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Cosmological Argument - Philosophy Revision

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Amanda De Valliere

on 19 December 2012

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Transcript of Cosmological Argument - Philosophy Revision

Cosmological
Argument The word 'cosmos' comes from the Greek word beginning. St Thomas Aquinas developed Aristotles theory and used three of his arguments of the 'five ways' to provide evidence for the cosmological argument. It is an a posteriori argument. Way 1- First or Prime or Unmoved Mover Marble has the
potential to become a statue. But a sculptor is needed
to carry out the processs. Things that move or change need something to move them.
There is a chain of movers which cannot go on forever.
There must be an unmoved mover which is God. Way 2- Cause
and Effect The first domino was pushed which caused the rest to fall and the effect was a chain reaction. Every effect has a cause.
This leads to a chain of cause which cannot go on for infinitely.
There has to be a first cause.
The uncaused cause is God. Way 3- Contingency
and Necessity We all have
a beginning but
one day we
won't be here. Everything in the world is contingent (It has a beginning)
At sometime all contingent things didn't exist.
If everything was contingent at sometime in the past nothing existed.
So nothing could have started to exist.
There must be a necessary being which is God. Criticisms for
the 3 ways Why can't things go on for infinity? Kant- He says cause and effect work but only in our world. If there is a God - He exists outside our world and we cannot make any statements about what is outside our world. Russel- He says the universe is just a brute fact there is no explanation. Why could there not be more than one necessary being or first mover? Even if the argument worked it would not prove the existence of the God of Christianity but an impersonal mover or cause. David Hume- He argued we have no experience of the universe being made and so it is not possible to argue from causes within the universe to causes of the universe as a whole. It is one thing to talk about the causes that operate within the universe, but quite another to generalize it to the universe as a whole. Kalam Argument Al Kindi (The guy in the picture) and Al Ghazi (The guy who doesn't have a picture on Google) came up with the Islamic argument which supports what St Thomas Aquinas said. The word Kalam comes from the Arabic meaning to discuss or argue. Instead of arguing that the universe depends on God, The argument tries to show that God is the originated cause. According to Craig, the Kalam Cosmological Argument is constructed as follows:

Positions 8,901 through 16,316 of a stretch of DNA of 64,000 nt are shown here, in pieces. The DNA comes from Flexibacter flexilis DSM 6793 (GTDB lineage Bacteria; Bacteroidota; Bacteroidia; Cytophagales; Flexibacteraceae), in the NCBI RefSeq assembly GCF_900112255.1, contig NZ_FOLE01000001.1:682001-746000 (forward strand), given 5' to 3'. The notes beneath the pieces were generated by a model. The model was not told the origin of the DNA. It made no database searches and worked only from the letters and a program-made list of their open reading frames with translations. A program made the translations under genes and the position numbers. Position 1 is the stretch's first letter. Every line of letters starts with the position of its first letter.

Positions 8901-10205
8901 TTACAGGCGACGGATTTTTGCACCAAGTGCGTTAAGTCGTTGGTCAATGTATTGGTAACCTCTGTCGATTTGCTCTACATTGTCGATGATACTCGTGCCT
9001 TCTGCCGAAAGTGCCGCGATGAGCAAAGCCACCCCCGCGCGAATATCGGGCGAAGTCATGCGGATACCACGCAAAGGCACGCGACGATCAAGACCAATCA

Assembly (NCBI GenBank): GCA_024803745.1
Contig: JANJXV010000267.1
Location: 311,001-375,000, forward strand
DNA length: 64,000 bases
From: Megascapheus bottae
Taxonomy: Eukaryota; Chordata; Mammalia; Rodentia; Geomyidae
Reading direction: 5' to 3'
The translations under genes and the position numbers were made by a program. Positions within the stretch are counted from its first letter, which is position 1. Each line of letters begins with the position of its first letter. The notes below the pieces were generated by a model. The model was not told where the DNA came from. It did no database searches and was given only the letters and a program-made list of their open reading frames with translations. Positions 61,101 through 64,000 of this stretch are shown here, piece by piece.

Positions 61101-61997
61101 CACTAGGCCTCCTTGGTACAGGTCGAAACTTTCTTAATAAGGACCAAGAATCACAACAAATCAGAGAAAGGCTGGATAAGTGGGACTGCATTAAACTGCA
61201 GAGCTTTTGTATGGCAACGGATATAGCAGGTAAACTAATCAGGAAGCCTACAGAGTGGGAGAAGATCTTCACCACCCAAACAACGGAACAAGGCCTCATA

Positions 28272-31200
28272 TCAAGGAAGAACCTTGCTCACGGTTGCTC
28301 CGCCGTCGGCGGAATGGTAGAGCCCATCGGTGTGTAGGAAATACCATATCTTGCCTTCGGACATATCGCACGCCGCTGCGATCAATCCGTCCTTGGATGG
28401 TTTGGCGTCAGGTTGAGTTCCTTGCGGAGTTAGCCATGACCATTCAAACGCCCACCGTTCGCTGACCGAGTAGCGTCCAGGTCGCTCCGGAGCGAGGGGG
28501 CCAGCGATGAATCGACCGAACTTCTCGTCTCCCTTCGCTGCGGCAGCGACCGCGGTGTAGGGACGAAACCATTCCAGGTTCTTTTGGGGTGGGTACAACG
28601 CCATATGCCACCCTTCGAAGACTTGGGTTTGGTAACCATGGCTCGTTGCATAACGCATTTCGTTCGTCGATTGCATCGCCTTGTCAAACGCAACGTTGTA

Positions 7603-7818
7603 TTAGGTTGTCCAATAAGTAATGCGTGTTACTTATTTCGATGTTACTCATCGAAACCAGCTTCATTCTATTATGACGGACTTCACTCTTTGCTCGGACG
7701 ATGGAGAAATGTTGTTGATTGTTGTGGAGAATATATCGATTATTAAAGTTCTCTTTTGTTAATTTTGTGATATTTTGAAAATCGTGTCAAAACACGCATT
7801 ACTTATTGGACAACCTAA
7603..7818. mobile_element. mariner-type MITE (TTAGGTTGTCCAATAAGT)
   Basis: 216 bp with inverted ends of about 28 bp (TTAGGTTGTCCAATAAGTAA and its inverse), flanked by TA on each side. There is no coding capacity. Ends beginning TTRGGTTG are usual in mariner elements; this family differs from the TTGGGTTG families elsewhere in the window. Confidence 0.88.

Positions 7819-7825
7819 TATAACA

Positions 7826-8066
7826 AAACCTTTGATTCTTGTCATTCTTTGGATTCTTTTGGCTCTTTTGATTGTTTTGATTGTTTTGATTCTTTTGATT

Whatever begins to exist, has a cause of its existence.
The universe began to exist.
Therefore, the universe has a cause of its existence. William developed the argument and came up with 5 statements:
Everything that has a beginning of existence must have a cause.
People began to exist.
People must have a cause; the cause is their parents.
The universe began to exist therefore it must have had a cause.
This cause is God. Ed Miller- He developed the argument based on the passage in time. An infinite universe would have an infinite number of days. Strengths Leibniz came up with a 'Principle of sufficient reason'
We require explanation and reasons for things existing-
to establish why there is something rather than nothing.
Man has not been able to find reason for the existence of the universe within the universe it-self. So the greater cause must be outside it. JL Mackie (1917-1981)- Illustrated Aquinas' rejection of infinite regress with a train. Each caraige pulls the other on behind it, but it wouldn't get anywhere without the engine. God is like the engine. Richard Swinburne (1934)- An influential
proponent of natural theology. Focuses of the
wonder of being anything in existence at all. Nothing
is much more likely, logical state of affairs. Frederick Copleston ( 1907- 1994) Developed Aquinas
5 ways attempting to clarify and explain them further
(especially Contingency). Say's that the cosmological
argument defines such a being that must and cannot not exist.
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